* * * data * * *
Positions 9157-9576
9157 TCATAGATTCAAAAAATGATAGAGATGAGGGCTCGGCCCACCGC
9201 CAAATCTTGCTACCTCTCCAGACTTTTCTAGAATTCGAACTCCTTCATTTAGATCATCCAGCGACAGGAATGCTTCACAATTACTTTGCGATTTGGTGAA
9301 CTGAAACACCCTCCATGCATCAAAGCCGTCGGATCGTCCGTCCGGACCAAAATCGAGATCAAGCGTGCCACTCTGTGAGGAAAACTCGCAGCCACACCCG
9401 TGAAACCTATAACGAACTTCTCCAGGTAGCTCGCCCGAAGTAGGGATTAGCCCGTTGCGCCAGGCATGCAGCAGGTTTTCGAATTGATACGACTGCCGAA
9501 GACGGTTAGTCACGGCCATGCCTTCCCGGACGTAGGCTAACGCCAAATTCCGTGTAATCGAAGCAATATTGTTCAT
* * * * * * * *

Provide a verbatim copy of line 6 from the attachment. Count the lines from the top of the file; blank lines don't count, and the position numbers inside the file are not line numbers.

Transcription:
9501 GACGGTTAGTCACGGCCATGCCTTCCCGGACGTAGGCTAACGCCAAATTCCGTGTAATCGAAGCAATATTGTTCAT